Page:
Jon E. Dougherty is a Missouri-based political science major, author, writer and columnist. Follow him on Twitter.
The director for Homeland Security’s comment that it doesn’t “make sense” to allow commercial airline pilots to be armed appears to be at odds with the opinion of a majority of Americans and pilots’ groups.
Homeland Security chief Tom Ridge said yesterday if pilots were permitted to be armed, the trend would likely spread to other sectors of the travel industry – something he didn’t seem prepared to sanction.
“I don’t think we want to equip our pilots with firearms,” Ridge said. “That doesn’t make a lot of sense to me.” Asked why, Ridge replied, “Where would it end?”
White House officials, according to USA Today, say they believe Ridge’s comments reflect President Bush’s point of view, though Bush has never publicly commented on the issue.
Transportation Secretary Norman Mineta, a Cabinet-level holdover from the Clinton administration – which was hostile to gun rights – told the Los Angeles Times Saturday that he, too, didn’t think pilots should be armed.
John McGaw, head of the Transportation Security Administration, or TSA, will make the final decision whether to allow pilots to be armed, but probably not soon, according to spokesman Jim Mitchell.
Meanwhile, Federal Aviation Administration and Department of Transportation officials are sorting through comments sent by thousands of Americans who have spoken about whether pilots should be allowed to carry guns or other “less-than-lethal” weapons. And officials say most people seem to approve.
Kent Stevens, a spokesman for the FAA’s Air Carrier Operations division – which sought the public comments – told WorldNetDaily his agency has yet to sort through all 7,700-plus replies, but the “prevailing opinion” seems to favor arming pilots.
“It looks like the majority of folks want to see pilots armed with something, whether it’s less-than-lethal or lethal,” he said.
There “are all sorts of issues with that,” but most respondents said they’d “feel safer if pilots had some sort of deterrent,” he said.
Stevens said his office would eventually send recommendations based on responses to McGaw. “Whether we decide on lethal or less-than-lethal, or whatever, there are both positive and negative aspects.”
He said his agency has not received all the comments yet because mail was sent to be irradiated at a site in North Dakota due to the anthrax scare last fall. That has delayed the delivery of an untold number of public comments. The comment period ended Feb. 14.
Former FAA security chief Billy Vincent, in an interview with the National Rifle Association, said arming pilots was a long-overdue security measure that the federal government could both afford and implement immediately.
“I am continually amazed at our failure … to take the actions that we need to take to protect ourselves,” he said, adding that the “influence of money by the airlines” still plays a part in aviation policymaking, even after Sept. 11.
Vincent called the FAA’s commentary period “ludicrous,” and said the government should be operating under “emergency procedures” to implement rules permitting pilots to be armed.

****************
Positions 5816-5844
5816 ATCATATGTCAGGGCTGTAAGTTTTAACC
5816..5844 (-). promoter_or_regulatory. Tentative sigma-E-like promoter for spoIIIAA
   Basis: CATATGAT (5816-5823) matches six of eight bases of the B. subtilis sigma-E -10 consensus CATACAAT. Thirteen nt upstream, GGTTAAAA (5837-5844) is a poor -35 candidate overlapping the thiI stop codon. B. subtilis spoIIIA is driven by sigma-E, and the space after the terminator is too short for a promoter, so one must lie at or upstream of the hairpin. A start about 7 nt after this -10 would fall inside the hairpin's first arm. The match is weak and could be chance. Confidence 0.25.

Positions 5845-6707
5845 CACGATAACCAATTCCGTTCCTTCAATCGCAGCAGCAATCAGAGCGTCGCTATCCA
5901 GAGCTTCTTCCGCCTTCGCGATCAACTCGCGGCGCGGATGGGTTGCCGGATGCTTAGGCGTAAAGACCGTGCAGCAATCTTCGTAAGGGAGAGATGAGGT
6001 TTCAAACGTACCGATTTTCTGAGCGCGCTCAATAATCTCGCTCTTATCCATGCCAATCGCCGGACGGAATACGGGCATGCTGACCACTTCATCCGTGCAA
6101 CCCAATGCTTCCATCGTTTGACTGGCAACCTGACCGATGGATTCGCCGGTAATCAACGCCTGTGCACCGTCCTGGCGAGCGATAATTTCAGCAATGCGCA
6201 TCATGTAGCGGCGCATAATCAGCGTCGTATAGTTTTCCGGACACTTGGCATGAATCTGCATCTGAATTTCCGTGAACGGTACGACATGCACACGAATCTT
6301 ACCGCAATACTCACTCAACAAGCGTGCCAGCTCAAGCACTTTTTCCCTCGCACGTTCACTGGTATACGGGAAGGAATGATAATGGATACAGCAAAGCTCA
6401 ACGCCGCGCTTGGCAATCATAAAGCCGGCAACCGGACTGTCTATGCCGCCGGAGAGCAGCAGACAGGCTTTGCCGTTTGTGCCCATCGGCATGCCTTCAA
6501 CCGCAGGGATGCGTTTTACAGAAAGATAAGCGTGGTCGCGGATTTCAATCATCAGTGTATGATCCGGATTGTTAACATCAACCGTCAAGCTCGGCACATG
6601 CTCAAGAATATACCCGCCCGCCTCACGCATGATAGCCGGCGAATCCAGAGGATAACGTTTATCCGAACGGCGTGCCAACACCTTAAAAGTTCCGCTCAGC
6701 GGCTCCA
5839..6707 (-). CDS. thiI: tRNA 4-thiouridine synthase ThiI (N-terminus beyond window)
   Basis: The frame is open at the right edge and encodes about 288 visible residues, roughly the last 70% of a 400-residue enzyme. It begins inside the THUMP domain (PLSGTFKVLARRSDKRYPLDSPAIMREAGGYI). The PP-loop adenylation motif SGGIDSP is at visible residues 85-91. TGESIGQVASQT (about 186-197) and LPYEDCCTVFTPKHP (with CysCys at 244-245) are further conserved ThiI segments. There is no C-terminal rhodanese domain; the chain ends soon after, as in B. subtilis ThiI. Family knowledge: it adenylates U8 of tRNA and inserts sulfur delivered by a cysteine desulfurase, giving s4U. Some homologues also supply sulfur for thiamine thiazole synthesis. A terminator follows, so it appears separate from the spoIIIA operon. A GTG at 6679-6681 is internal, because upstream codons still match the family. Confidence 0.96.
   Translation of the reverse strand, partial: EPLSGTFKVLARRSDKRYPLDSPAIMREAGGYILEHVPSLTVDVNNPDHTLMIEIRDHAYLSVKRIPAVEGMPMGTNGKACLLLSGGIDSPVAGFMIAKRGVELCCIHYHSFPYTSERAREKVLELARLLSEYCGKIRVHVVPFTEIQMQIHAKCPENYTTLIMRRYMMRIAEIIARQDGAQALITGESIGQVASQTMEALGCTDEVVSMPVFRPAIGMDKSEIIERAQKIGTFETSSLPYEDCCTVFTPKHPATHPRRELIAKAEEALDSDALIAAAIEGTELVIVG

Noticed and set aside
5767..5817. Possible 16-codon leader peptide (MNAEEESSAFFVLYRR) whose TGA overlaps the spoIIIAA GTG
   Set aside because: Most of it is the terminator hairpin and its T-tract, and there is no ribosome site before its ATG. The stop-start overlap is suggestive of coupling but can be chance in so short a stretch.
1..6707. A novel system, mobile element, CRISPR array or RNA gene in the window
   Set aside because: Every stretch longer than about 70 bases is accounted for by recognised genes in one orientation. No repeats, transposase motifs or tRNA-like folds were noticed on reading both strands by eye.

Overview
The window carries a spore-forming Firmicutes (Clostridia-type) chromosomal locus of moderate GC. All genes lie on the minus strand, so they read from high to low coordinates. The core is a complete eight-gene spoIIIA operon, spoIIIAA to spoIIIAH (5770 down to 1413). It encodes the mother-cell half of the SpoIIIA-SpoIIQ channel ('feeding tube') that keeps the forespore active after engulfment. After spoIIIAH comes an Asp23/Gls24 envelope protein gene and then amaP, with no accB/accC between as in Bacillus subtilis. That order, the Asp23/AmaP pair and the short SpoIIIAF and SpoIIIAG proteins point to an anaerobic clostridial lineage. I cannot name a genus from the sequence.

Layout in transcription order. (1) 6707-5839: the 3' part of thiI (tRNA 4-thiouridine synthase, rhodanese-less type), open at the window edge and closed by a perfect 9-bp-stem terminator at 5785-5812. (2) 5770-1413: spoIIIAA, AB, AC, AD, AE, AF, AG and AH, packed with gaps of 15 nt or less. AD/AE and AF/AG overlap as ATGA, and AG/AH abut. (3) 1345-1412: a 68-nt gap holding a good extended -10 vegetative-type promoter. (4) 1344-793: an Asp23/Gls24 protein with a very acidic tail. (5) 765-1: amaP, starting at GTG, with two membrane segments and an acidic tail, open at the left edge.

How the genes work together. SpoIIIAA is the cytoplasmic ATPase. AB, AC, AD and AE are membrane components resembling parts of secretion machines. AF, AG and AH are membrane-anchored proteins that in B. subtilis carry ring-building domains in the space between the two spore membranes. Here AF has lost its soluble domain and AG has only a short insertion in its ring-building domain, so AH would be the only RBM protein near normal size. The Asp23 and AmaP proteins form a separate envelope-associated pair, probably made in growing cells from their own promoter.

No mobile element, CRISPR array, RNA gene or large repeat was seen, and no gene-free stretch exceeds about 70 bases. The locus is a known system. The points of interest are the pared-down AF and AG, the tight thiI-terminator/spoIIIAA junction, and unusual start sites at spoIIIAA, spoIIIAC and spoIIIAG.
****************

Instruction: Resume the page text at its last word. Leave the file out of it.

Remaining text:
“One pilot standing in the door defending the cockpit” is no match for several hijackers, Vincent said.
Nevertheless, some lawmakers who seemed enthusiastic about armed pilots are now more reserved.
Steve Hanson, spokesman for the House Transportation Committee, said chairman Don Stevens, R-Alaska – an early advocate for allowing pilots to be armed – will abide by McGaw’s decision.
“When Chairman Young wrote the Aviation Security legislation, he purposely wrote it so that the final decision [on arming pilots] would be made by the TSA,” Hanson told WorldNetDaily. “He wanted them to look at it, discuss all the details, then make a decision.
“The comments made by Secretary Mineta, Undersecretary McGaw, and now Gov. Ridge, seem to indicate they will not pursue, at this point, allowing pilots to have firearms,” he said. “Therefore, Chairman Young will be supportive of the final decision.”
In a letter to Mineta last year, Young said he supported arming pilots and urged the transportation secretary to implement the sections of a newly passed aviation security law permitting them to do so.
“We hope that you and the new undersecretary will move expeditiously to implement Section 128 [of the Aviation and Transportation Security Act] in order that these indispensable provisions [allowing pilots to carry guns] can be carried out seamlessly and without delay,” Young wrote in a letter signed by 60 House members.
Airline pilots groups, however, are still pushing.
“An armed flight crewmember would be the last line of defense and would be able to protect his/her crew, the passengers and, ultimately, people and property on the ground,” said Capt. Duane Woerth, president of the Airline Pilots Association, in a petition sent to the Transportation Department March 1.
“Moreover, armed flight crewmembers would be a deterrent to hijacking because hijackers would have to not only consider how to defeat the multiple security layers but also how they would overcome armed flight crewmembers after breaking into the cockpit,” Woerth wrote.
ALPA, which represents more than 64,000 commercial pilots, also suggested that the new Transportation Security Administration establish an advisory committee to develop an advisory circular to assist air carriers in formulating and submitting their respective plans to arm flight crewmembers, according to the petition.
One official, who asked not to be identified, said federal law enforcement “wasn’t too happy” about arming pilots. “They think only they should be armed,” he said.